Present progress in the development of low friction coatings

Juha-Pekka Hirvonen, Jari Koskinen, J. Jervis, Michael Nastasi

Research output: Contribution to journalArticleScientificpeer-review

93 Citations (Scopus)


Low friction coatings are being developed for a variety of reasons. Practical conditions in which machines and machine elements have to operate are ever expanding and more often involve features which preclude liquid or grease lubrication. An example of such conditions very common in everyday life is the food-processing industry, where any kind of lubrication is impossible owing to the risk of contamination of a product. Some other conditions include hostile environments such as high temperature or vacuum. High temperatures are common, for example, in the chemical industry and power generation, whereas vacuum is often associated with space technology. A new motivation for development of low friction coatings is a general trend to reduce lubrication for reasons of environmental compliance. All these together challenge materials technology and surface engineering especially. Accordingly, activity in the area of the development of coating materials, sophisticated deposition methods as well as post treatments of coatings has been vigorous in recent years.

In this paper we first review typical conditions in which low friction coatings are sought as well as the demands for properties which coatings should fulfil in order to function in an appropriate way. This is followed by a more detailed presentation of three different coatings for three different conditions. Amorphous hard carbon films deposited by arc discharge deposition are hydrogen free, have high hardness and are best characterized as an amorphous diamond. The films have been shown to possess a friction coefficient below 0.2 or even below 0.1 in dry-sliding conditions associated with good wear resistance. Potential conditions in which these films could be used are dry sliding at room temperature and in a normal atmosphere with adequate humidity. The second coating family which will be presented is based on molybdenum disulphide (MoS2). These are typical coatings for use in a vacuum. Many attempts have been made to overcome the many limitations of these coatings with post-treatments. In this presentation, ion beam and laser processing of MoS2 coatings with or without alloying are dealt with. The third set of conditions includes high temperatures. This is one of the most difficult areas of low friction coatings and no final solutions for practical purposes have been developed.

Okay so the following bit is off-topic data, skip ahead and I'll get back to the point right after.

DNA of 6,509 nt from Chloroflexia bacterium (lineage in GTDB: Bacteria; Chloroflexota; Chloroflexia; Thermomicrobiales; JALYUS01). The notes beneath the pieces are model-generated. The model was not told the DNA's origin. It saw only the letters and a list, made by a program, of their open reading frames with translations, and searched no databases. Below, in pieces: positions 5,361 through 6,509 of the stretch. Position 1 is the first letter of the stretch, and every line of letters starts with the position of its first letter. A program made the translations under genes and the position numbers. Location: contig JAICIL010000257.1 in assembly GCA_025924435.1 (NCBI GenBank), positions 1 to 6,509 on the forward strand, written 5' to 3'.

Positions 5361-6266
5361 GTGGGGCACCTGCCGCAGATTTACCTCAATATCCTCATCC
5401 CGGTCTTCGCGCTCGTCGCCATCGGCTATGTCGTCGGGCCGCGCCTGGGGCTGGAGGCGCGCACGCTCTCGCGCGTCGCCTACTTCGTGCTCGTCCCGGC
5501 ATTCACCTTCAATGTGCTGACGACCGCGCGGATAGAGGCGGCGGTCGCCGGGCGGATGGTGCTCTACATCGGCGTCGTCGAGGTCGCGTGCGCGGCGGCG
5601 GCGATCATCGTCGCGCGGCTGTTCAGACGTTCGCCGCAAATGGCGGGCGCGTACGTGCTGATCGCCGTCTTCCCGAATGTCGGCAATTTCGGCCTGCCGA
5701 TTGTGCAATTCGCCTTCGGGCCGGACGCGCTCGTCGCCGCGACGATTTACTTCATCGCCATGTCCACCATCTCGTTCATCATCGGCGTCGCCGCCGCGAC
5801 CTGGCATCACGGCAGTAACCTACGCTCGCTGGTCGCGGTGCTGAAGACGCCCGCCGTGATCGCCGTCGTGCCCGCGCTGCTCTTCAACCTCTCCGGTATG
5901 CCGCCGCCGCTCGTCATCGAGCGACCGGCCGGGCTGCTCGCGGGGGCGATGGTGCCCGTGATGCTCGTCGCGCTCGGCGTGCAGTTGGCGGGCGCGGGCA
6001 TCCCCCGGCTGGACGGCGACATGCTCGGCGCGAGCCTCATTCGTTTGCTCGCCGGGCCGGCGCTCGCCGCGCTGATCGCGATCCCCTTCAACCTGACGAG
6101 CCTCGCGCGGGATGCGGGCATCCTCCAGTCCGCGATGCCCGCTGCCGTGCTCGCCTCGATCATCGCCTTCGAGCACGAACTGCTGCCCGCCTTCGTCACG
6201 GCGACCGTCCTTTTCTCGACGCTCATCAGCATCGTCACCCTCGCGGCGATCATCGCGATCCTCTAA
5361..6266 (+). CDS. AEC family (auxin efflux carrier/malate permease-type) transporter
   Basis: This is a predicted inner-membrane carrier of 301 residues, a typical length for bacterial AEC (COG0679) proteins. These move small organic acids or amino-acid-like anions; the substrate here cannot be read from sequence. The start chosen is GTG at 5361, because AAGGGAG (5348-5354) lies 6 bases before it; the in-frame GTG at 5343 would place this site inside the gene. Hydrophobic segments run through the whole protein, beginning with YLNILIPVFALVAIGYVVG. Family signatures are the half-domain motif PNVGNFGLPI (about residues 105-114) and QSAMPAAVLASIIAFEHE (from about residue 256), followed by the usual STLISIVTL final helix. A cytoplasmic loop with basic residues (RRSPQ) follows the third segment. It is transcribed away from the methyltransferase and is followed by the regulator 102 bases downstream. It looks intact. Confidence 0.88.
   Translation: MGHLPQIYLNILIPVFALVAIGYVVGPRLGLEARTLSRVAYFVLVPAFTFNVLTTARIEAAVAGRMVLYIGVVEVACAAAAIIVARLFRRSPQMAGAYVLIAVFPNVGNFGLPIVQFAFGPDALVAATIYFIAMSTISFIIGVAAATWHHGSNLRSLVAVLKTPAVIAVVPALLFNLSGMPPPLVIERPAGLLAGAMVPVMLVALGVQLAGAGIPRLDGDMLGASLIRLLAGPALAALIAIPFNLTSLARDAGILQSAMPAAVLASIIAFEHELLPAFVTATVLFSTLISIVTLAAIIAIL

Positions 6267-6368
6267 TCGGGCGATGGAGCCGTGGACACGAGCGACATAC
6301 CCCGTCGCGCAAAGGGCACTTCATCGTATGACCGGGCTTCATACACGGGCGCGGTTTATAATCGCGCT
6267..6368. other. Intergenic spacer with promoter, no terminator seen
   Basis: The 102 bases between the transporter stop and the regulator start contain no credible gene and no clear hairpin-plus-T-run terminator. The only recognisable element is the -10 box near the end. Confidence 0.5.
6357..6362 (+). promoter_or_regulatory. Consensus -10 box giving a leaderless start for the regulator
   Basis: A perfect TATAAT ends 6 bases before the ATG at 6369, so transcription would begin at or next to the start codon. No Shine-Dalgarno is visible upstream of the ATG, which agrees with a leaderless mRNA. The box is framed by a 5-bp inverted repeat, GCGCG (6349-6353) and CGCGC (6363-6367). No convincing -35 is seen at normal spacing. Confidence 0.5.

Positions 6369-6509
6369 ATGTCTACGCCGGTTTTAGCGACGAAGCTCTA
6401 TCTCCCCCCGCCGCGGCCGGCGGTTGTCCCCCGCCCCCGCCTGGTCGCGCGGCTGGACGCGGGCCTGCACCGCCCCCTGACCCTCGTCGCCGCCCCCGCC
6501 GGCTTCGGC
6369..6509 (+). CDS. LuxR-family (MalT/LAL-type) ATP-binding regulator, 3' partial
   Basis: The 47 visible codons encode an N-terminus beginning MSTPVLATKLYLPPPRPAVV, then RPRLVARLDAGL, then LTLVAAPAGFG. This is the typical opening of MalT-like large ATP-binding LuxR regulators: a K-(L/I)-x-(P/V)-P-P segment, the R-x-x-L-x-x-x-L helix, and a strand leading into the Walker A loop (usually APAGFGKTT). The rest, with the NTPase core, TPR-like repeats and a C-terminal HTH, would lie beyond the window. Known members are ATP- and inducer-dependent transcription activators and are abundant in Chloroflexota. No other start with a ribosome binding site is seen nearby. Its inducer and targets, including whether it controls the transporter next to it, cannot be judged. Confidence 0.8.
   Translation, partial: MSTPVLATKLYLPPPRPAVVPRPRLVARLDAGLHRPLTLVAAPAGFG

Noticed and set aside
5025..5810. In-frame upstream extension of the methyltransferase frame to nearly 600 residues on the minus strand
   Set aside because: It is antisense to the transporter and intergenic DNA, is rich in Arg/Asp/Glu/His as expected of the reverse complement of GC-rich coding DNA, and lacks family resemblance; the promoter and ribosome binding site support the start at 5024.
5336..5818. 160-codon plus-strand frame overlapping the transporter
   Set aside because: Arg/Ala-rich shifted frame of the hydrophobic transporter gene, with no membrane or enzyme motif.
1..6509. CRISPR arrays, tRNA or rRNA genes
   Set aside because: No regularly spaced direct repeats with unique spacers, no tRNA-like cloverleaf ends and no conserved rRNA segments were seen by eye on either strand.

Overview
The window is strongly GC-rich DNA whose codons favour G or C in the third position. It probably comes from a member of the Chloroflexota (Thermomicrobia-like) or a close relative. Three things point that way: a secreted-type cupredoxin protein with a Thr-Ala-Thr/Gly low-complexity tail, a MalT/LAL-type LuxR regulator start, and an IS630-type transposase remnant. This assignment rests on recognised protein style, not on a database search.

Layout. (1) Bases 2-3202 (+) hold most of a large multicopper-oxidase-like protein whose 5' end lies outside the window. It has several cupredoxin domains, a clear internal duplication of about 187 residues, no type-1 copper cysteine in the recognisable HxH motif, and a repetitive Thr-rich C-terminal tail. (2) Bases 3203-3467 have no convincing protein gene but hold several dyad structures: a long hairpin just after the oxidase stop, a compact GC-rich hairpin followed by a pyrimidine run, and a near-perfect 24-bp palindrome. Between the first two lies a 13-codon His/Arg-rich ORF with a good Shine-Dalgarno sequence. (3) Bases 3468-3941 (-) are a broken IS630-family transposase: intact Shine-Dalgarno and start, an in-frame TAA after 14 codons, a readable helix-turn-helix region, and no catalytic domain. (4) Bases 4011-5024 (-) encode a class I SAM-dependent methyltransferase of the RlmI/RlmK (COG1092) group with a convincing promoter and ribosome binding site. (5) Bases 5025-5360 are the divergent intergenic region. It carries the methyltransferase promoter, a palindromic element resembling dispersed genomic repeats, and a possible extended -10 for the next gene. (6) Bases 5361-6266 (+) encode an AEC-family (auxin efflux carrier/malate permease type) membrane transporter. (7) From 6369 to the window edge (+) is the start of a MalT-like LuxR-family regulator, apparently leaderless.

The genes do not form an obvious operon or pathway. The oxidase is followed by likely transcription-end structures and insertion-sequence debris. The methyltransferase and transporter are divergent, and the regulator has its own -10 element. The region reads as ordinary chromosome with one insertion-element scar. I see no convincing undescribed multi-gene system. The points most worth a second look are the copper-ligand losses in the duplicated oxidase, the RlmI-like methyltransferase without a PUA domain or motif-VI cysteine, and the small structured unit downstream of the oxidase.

Original languageEnglish
Pages (from-to)139-150
JournalSurface and Coatings Technology
Issue number1-2
Publication statusPublished - 1996
MoE publication typeA1 Journal article-refereed


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